That's very interesting. I mean, you also mentioned falling energy, falling forward energy prices, as I also mentioned in the intro. Surely that's also an incentive for some of these companies to come in. I mean, they must be find that lower prices means they're getting a good deal.

Luca Pedretti (06:07.296)
Yes, absolutely. I mean, the market moves in cycles and it's a very capital intensive industries. So there are times when everything comes together and there's a huge deal flow. And then there are times again where market players need to adjust. And what do I mean by that? So if there is pressure from the off-tech side on the prices, this ripples through the entire value chain on the O&M.

Richard S (06:10.926)

Luca Pedretti (06:35.204)
on the margin you can ask from a developer. And from the sell side, they look at it like, oh, what are my options? How long can I retain my permit? When do I need to build? So it's a very fascinating interplay. But what you clearly can say, if prices go down or go up, within three months, six months latest, there is an adjustment in the market. Always the big question is who captures the biggest upside or the biggest value?

But clearly what we can say is there is ample demand for PPAs. The question is just how conducive is the environment to enable deal flow?

Richard S (07:14.174)
I mean, I think and you've highlighted the falling prices, but isn't there also the case to say that liquidity in these forward prices is also increasing or on the rise after many years where it has been declining. And that also maybe, you know, would boost some of these contracts being signed, you know, that enable these companies to hedge some of that production.

Luca Pedretti (07:36.904)
Yeah, liquidity and somehow related to that price volatility. So what we clearly saw is that due to the price surge we had before the Russian aggression against Ukraine and then during the war times, we had super high prices, but also super high price volatility and price volatility is a cost driver for PPAs. So and this is coming down now. So in the same way that...

prices might be going a bit down, we have lower costs of transaction because volatility is coming down. So this is the fascinating play of supply and demand. And just because prices are going down, it doesn't mean that the PPA market will stop. It just adjusts and it goes on. And we have very positive developments. We have new markets, we have numerous markets which hit almost one gigawatt in different price zones.

we have transaction costs coming down, and this enables to open multi-buyer PPAs, which bring in new segments, which are willing to pay a higher price. And this overall then adds again to, in my view, a rather bullish environment, also with the regulatory reforms, which have CFD and PPAs going hand in hand and...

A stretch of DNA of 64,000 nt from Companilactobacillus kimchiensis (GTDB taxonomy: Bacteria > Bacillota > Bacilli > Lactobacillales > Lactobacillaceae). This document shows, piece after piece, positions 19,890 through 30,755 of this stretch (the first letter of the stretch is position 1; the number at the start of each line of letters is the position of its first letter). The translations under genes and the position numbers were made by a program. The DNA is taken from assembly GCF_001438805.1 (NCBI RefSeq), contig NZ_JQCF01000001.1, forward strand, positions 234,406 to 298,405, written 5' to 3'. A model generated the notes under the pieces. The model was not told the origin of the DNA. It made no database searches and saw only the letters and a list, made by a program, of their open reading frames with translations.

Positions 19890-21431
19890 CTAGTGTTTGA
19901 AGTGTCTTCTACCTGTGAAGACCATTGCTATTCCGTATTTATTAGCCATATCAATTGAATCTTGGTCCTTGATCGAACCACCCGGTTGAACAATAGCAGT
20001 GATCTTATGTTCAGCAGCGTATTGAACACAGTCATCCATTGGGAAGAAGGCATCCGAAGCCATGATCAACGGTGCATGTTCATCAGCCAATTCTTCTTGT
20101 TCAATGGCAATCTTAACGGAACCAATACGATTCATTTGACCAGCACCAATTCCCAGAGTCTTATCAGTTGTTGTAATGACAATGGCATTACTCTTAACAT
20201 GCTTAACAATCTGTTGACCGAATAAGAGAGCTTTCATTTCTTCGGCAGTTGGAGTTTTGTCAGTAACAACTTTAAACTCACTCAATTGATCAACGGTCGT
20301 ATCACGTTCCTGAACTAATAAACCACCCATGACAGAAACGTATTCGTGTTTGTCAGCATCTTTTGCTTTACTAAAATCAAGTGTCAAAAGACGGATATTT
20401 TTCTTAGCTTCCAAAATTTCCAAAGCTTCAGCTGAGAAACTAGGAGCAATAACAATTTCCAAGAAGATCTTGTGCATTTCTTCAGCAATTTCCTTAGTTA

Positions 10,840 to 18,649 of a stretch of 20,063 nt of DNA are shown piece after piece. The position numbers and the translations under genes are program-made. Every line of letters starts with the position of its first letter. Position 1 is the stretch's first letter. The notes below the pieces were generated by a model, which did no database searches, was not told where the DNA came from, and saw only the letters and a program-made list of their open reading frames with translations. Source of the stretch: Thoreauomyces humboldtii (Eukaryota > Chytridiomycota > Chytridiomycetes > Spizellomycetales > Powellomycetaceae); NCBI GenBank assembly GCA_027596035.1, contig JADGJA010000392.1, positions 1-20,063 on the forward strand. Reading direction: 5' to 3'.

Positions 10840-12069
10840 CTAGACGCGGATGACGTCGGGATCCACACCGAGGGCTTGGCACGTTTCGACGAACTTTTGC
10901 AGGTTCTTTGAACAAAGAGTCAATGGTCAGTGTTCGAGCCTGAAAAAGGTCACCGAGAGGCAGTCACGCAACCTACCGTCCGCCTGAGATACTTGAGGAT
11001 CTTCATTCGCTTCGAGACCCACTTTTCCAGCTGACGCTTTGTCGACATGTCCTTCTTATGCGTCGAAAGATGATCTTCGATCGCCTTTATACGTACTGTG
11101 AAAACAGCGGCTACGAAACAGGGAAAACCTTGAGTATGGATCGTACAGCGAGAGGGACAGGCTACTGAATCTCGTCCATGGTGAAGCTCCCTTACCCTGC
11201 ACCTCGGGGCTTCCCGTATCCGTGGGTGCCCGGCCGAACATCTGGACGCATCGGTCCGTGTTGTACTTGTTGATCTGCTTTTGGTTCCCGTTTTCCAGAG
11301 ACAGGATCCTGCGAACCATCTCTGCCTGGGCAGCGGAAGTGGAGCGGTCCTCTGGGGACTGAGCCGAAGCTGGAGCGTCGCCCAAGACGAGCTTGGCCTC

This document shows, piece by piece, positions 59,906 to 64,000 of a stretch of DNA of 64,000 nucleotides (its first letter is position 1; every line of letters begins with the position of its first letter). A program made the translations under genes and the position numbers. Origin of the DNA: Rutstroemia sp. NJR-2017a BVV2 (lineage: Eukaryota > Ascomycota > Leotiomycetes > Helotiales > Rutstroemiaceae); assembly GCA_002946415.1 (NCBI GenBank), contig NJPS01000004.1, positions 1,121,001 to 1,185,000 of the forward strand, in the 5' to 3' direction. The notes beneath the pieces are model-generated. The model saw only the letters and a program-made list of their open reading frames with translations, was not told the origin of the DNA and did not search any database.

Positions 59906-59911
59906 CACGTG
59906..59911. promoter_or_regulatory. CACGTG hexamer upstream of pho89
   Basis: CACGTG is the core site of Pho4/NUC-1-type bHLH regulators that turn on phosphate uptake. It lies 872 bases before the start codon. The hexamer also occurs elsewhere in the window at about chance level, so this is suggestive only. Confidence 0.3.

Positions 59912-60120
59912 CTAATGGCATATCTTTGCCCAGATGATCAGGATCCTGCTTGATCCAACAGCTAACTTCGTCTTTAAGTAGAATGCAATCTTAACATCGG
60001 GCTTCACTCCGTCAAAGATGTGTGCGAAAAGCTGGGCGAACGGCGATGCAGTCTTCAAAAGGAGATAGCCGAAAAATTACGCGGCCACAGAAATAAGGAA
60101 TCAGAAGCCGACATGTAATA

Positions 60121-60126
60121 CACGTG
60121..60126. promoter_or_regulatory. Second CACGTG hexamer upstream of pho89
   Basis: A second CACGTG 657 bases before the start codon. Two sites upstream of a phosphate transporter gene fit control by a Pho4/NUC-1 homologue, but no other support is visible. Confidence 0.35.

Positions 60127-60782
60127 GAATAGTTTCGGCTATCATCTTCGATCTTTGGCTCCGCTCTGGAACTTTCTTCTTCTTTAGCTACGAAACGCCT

European Union and the member states discussing measures how to support the PPA market, for example, through credit instruments. And that's a real booster for the market. If you can support credit, that's probably one of the biggest levers you have to boost the PPA market.

Richard S (09:18.734)
because you alleviate or you ease that risk or the counter party risk at a stroke. And that's obviously very good for the smaller corporates or not, you know, that could absolutely boost activity. They look good. But, you know, you mentioned the one gigawatt of deal signed in January. Where is this happening? What parts of Europe?

Luca Pedretti (09:42.084)
So overall, we have a spreading wave of PPAs, more and more markets, but clearly in the last four or five years, like 30% of the deals happened in Spain. And it has been the most active market for a long time. We believe Germany is going to topple Spain from the crown this year, just for the sheer magnitude of the size of the market. And also what we're hearing from the development side, there is real changes on the permitting, so it's getting easier.

Richard S (10:01.486)

Luca Pedretti (10:14.292)
and projects are coming there. And you have like very interesting effects. We just had an auction in Germany for solar, was way oversubscribed. The assets that didn't make it, they will end up on the PPA market. So it's like potentially leading to a spark in additional PPAs and investments. And that's why we actually believe real action will be in Germany. Although right now,

the price environment in Germany in Q1 doesn't look too favorable for deal conclusions.

Richard S (10:49.102)
But in the longer view, then this is a country where you think there would be more activity than before.

Luca Pedretti (10:58.464)
Absolutely. It's Germany toppling Spain from the crown. Those two countries probably responsible for 50% of all deal volume. But then we have in the so-called second league, we have so many markets now above one gigawatt that actually the growth is going to be quite well distributed across Europe.

Richard S (11:14.091)

Richard S (11:19.274)
Very interesting. You mentioned some clouds and I'd just like to touch upon one. You see power prices now below what they were before Russia's aggression into Ukraine and before the war started. But solar panel and wind turbine prices are still high. Inflation is high. So you've got a rising levelized cost of electricity.

Is there a danger that you could see fewer PPA private deals signed and more going via the subsidy route?

Luca Pedretti (11:58.74)
I think it's a mixed picture. So first of all, it depends market on market, but for example, in 2023, a big driver was also falling module prices on solar. So 10 gigawatts of the 16 gigawatts signed last year were in solar and continuously falling prices and the oversupply on module really helped despite higher interest rates. So it is a mixed picture.

Richard S (12:09.377)

Luca Pedretti (12:24.66)
and I think it will be evenly distributed depending on how will interest rates develop, how will market prices develop, what is the appetite on the demand side, but overall structurally we're bullish. So I think in the end if prices fall lower now they might delay deals, but the market will adjust again to work on lower levels. And in the same way if you have very high prices it might be very nice.

the deal flow in the first three months but then the whole value chain adapts and prices rise through the value chain. The projects become more valuable, the operators ask for more. So you have both effects in either if prices go very high quickly or very low quickly. You have a certain overshoot on both sides.